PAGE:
Why this matters: The Apple-knows-best policy may come back to bite the company, even if its actions were in the interest of protecting iTunes from hackers. Plaintiffs are seeking $350 million in damages over claims that Apple violated California antitrust law by preventing iTunes music from being played on non-Apple devices and vice versa. If Apple did remove rival services’ songs from iTunes libraries without disclosing what it was doing, as Ferrugia indicated, the company might have to pay up.
The class-action suit has been in the making for more than a decade—Apple actually removed DRM from iTunes five years ago, so class-action status only covers iPod purchases from September 2006 to March 2009.
Apple has been seeing its smartphone market share erode over the last several years as its simple-and-small line up of iPhones competed against model after model of low-priced, big-screened, fancy-featured Android-based handsets. But it looks like its latest iPhone 6 models — with their larger faces, 4G compatibility and Apple Pay support — may be helping it turn the tide a bit.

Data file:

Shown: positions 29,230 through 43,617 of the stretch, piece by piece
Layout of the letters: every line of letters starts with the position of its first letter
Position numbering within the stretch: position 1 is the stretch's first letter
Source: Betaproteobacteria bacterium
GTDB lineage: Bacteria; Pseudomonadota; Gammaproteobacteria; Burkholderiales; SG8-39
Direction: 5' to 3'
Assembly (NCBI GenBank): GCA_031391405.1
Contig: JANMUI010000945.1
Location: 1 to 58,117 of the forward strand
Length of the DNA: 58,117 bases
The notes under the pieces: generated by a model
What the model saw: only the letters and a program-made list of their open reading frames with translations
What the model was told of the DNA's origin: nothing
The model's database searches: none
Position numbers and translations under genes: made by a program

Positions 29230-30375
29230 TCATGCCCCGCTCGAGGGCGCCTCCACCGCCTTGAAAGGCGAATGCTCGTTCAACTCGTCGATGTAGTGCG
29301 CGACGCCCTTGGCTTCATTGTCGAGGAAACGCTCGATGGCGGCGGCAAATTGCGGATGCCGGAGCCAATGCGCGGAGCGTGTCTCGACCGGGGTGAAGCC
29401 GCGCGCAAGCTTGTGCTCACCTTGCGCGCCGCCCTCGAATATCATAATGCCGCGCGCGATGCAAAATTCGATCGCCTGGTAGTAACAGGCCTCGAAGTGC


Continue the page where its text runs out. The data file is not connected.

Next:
The latest figures from Kantar Worldpanel, the WPP-owned market research firm, found that in the last three months up to October 31, Apple’s share of smartphone sales grew in nearly every market, against lower or even declining sales of Android handsets — which, to be perfectly clear, are still leading the market overall by some margin.